Aim for two and a half hours a week of moderate exercise to improve your heart health and reduce cholesterol levels. Consider gentle, brisk walking if your usual workout routine gets too challenging as your pregnancy progresses.
Reduce the saturated or trans fats in your diet and increase your intake of fresh fruits and vegetables. For example, unsaturated fats in moderation is recommended in the form of avocados or nuts.
Diet alone might be enough to control moderate increases in blood cholesterol. Hence, most expectant mothers do not need to start taking cholesterol-lowering medications.
During pregnancy, your baby receives nutrients from your bloodstream through a net of blood vessels that form the placenta. Common cholesterol-lowering medications like statins may cross the placenta during pregnancy and harm your baby.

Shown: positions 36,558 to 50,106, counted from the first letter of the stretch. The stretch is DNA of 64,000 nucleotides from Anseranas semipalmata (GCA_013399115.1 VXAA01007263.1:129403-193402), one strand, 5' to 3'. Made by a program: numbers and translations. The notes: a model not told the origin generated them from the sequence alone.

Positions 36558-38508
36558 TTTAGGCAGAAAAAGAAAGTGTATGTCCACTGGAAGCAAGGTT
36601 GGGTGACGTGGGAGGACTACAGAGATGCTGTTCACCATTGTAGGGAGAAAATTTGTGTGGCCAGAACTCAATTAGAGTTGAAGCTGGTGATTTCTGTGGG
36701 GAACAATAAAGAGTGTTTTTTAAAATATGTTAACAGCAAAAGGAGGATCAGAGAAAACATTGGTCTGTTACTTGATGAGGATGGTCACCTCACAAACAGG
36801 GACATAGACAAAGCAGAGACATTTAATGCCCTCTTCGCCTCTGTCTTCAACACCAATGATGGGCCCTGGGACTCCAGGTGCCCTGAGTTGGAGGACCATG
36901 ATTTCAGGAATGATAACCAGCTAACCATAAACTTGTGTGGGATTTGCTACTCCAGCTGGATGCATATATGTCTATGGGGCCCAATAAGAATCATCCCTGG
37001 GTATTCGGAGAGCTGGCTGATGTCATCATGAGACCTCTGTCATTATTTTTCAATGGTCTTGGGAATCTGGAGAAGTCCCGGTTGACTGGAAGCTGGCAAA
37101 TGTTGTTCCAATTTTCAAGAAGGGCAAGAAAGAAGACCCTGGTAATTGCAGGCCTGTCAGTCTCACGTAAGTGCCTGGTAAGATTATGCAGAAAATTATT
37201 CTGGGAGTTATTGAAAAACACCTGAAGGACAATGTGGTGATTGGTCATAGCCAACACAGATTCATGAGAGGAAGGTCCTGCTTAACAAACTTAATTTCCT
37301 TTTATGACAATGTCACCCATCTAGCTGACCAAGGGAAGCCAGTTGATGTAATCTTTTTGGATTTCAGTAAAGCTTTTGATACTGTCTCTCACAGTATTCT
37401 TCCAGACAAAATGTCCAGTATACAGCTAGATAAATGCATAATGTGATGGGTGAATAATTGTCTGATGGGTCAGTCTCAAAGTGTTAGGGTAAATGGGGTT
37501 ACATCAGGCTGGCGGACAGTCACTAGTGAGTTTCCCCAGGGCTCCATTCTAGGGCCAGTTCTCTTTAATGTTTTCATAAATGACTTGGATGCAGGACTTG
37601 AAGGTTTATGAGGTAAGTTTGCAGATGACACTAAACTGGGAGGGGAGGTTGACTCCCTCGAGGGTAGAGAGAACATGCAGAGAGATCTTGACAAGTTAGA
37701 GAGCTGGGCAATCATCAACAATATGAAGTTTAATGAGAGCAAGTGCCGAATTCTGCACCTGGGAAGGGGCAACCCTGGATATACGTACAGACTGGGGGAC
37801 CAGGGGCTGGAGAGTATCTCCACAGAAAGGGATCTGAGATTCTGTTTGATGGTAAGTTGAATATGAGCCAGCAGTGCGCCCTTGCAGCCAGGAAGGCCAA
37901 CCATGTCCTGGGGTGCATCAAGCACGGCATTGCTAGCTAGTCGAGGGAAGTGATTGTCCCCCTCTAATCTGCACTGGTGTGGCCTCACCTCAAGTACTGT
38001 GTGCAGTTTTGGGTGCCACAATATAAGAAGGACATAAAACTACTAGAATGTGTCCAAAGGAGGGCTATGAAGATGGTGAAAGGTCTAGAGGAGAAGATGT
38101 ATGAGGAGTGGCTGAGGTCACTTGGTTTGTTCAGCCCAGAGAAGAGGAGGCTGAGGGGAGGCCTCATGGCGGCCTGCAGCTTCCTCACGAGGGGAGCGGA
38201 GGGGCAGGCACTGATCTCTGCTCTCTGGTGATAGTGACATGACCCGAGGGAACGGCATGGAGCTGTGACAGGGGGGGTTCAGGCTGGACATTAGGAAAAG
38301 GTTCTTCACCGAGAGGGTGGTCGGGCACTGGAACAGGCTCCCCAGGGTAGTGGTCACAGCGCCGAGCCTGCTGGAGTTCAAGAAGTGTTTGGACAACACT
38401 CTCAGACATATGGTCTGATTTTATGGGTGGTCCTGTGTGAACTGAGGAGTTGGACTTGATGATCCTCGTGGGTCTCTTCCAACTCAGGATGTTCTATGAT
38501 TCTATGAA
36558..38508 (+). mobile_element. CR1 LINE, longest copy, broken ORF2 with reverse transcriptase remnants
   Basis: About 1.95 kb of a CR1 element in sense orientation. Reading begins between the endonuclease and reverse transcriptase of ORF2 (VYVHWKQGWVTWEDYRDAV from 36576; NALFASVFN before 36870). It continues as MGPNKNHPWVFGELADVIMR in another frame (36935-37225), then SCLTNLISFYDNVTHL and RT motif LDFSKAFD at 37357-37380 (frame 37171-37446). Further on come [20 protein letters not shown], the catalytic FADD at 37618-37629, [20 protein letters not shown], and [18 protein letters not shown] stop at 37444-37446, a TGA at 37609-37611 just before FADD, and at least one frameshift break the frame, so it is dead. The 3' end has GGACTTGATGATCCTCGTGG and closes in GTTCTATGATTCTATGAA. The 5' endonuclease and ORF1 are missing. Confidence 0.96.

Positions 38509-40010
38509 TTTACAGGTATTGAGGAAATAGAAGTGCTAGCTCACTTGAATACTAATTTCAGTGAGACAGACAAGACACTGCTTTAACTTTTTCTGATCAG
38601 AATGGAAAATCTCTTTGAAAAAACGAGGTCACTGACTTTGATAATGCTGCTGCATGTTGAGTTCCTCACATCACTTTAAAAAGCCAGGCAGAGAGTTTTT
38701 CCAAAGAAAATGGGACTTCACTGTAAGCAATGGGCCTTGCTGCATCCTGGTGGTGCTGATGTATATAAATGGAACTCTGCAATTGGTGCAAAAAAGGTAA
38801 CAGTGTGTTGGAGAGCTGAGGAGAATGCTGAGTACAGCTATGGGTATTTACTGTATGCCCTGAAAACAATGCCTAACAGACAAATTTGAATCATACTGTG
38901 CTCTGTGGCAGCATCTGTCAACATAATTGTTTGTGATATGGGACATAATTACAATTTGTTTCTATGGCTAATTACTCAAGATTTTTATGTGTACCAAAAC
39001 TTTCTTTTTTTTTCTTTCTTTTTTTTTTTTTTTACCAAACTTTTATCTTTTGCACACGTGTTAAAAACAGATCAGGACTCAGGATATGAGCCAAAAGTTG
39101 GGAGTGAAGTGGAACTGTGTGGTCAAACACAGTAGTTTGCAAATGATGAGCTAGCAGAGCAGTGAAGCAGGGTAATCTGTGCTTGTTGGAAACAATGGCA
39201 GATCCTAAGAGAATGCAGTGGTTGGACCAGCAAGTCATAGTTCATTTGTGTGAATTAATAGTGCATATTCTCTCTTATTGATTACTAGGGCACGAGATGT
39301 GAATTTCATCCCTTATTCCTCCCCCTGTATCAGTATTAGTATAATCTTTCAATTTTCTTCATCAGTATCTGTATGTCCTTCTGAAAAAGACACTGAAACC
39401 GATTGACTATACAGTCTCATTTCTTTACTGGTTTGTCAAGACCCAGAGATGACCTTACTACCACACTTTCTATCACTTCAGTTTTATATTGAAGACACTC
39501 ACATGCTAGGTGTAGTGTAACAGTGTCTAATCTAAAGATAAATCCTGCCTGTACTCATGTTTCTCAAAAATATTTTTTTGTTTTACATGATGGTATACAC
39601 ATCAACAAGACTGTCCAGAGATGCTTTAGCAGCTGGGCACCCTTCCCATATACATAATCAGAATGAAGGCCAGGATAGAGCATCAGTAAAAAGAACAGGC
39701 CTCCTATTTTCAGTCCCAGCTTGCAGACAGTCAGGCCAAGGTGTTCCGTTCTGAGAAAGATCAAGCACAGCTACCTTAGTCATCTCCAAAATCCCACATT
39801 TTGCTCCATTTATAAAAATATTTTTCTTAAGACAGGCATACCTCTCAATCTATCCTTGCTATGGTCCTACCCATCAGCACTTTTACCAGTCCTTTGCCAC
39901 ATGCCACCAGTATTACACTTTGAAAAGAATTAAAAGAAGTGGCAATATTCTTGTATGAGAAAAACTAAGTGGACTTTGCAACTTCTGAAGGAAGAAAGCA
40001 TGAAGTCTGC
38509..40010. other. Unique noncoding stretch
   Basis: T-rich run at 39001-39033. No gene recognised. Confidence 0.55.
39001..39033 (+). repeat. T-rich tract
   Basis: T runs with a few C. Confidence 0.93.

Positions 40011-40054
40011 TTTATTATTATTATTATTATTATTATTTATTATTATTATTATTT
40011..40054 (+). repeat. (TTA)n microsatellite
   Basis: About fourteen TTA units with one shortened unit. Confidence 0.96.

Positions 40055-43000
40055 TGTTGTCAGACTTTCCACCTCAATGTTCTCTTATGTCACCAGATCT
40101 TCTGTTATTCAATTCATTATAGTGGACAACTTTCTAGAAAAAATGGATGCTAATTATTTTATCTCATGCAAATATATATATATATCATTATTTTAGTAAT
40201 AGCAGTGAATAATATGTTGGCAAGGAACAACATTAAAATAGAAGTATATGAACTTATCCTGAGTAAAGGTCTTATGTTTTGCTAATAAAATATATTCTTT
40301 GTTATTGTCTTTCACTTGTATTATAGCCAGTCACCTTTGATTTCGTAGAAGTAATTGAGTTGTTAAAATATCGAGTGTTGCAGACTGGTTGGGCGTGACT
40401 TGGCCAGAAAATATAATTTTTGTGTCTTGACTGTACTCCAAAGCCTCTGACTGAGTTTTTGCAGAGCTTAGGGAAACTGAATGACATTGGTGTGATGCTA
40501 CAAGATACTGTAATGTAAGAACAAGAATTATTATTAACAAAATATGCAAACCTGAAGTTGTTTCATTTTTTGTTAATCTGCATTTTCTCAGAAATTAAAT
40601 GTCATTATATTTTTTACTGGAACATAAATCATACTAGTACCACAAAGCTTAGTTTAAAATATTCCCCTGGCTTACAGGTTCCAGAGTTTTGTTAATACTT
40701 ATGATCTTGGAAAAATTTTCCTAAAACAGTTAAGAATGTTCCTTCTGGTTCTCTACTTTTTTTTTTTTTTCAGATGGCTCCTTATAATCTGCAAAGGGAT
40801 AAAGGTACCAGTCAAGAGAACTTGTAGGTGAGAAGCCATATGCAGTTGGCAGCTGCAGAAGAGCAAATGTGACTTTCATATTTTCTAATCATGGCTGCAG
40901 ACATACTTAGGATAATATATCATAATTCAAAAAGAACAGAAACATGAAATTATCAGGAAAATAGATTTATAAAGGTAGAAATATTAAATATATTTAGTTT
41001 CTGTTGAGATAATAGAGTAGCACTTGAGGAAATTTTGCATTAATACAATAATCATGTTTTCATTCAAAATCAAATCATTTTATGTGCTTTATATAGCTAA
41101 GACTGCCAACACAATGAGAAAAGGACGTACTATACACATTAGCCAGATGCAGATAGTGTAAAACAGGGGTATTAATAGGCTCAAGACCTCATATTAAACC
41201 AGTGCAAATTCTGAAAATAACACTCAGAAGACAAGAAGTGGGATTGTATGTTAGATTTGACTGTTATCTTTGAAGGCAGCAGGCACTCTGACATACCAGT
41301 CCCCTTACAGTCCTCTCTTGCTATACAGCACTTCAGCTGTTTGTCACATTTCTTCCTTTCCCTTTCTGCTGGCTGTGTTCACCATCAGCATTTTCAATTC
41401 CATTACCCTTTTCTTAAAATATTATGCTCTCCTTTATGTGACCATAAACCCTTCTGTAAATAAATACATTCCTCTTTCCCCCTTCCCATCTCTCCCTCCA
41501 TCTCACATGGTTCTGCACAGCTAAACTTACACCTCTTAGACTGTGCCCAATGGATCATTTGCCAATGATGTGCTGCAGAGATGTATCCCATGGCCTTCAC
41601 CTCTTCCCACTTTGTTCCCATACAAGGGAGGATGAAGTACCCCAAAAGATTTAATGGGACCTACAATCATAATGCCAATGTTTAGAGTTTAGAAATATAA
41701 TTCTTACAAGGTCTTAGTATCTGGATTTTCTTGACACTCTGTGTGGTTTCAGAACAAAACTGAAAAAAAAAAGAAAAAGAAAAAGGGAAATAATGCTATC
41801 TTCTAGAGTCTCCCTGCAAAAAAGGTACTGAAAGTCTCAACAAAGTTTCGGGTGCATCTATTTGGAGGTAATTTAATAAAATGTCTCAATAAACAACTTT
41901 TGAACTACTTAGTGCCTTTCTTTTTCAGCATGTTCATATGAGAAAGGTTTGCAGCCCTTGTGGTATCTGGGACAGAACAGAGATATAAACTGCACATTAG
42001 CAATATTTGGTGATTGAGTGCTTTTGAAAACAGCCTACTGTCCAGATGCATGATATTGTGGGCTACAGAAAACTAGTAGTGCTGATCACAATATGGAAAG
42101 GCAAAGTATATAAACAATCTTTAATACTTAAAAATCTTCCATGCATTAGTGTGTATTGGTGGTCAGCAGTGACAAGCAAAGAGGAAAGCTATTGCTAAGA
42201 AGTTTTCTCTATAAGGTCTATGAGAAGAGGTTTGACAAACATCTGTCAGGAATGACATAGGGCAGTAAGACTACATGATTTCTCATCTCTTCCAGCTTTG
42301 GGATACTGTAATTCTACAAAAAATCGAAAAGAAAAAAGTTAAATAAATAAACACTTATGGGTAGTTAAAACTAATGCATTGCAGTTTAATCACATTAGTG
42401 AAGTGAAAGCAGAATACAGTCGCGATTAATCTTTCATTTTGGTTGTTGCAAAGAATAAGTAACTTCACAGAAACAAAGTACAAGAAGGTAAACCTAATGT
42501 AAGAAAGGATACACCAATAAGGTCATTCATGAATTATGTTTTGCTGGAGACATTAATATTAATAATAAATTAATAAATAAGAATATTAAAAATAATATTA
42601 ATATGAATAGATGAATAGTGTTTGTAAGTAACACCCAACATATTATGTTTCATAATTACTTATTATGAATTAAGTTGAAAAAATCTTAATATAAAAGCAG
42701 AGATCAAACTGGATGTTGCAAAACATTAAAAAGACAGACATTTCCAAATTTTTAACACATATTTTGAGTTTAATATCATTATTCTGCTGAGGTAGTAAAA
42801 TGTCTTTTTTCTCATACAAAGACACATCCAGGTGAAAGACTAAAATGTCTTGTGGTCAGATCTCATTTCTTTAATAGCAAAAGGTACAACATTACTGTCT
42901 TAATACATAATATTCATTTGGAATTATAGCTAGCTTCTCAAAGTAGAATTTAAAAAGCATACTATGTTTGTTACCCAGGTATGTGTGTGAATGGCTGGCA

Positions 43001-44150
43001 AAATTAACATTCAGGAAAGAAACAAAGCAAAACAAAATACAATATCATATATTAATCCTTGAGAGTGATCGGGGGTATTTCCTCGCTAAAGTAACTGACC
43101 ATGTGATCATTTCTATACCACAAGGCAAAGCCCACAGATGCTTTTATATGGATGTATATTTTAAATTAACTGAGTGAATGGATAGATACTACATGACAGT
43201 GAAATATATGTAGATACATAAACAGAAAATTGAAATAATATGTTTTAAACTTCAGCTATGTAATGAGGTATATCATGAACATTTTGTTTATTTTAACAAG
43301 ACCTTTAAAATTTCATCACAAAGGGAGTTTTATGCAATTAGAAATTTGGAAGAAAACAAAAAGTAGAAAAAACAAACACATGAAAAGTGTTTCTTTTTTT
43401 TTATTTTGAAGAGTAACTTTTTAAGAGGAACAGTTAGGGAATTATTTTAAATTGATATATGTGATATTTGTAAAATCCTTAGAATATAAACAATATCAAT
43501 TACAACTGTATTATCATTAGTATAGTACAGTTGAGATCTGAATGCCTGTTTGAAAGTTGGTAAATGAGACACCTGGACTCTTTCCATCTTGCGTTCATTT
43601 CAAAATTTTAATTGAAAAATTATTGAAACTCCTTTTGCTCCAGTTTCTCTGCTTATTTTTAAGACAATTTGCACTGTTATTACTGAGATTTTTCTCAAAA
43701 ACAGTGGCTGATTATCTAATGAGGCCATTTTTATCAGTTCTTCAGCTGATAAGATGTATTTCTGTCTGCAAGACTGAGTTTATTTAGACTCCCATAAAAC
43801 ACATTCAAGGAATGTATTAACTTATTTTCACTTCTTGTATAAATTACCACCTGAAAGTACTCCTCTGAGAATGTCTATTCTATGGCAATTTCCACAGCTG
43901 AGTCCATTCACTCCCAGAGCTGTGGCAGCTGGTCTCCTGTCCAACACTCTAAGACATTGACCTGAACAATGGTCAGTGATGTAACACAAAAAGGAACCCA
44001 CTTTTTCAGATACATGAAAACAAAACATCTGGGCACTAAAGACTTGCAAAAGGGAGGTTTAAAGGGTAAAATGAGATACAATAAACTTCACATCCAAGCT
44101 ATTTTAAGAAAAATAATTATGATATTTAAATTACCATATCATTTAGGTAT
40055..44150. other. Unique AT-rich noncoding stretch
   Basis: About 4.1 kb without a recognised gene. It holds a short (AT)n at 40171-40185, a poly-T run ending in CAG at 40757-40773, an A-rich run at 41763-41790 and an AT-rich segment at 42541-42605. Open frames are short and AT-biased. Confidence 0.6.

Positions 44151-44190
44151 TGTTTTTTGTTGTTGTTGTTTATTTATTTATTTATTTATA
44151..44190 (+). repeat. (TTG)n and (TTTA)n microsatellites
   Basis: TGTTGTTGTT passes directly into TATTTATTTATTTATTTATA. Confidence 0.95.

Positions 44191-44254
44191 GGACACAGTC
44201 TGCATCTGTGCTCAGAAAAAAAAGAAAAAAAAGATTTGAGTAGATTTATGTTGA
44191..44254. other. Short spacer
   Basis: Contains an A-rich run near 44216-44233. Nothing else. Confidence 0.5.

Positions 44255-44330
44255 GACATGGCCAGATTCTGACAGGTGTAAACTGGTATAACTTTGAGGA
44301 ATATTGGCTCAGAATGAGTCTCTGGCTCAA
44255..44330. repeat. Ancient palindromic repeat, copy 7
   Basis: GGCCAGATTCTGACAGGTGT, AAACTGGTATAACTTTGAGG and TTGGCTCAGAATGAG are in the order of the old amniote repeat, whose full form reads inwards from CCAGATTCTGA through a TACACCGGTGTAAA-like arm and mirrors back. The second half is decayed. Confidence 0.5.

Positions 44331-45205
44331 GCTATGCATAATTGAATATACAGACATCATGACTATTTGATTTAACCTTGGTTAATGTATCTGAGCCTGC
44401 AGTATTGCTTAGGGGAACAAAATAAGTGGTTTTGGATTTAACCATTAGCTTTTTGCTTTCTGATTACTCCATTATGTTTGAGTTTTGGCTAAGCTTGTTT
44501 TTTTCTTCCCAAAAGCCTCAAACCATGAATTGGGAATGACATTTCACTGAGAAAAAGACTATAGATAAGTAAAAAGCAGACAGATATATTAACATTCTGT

Although this risk is small, these medications should be stopped at least three months before trying to conceive. This provides enough time for your body to clear out these medications and reduce potential harm to your baby’s growth.
It is also important to avoid these medications throughout your entire pregnancy and while breastfeeding. It is safe to start taking cholesterol-lowering medications again after you have stopped breastfeeding.
In cases where cholesterol levels are unacceptably high, safer cholesterol-lowering alternatives such as resins are prescribed for women with a high risk of heart disease.
Resins are bile acid sequestrants that increase your body’s ability to use up cholesterol. They do not enter your bloodstream or breast milk and are safe for use during pregnancy and breastfeeding.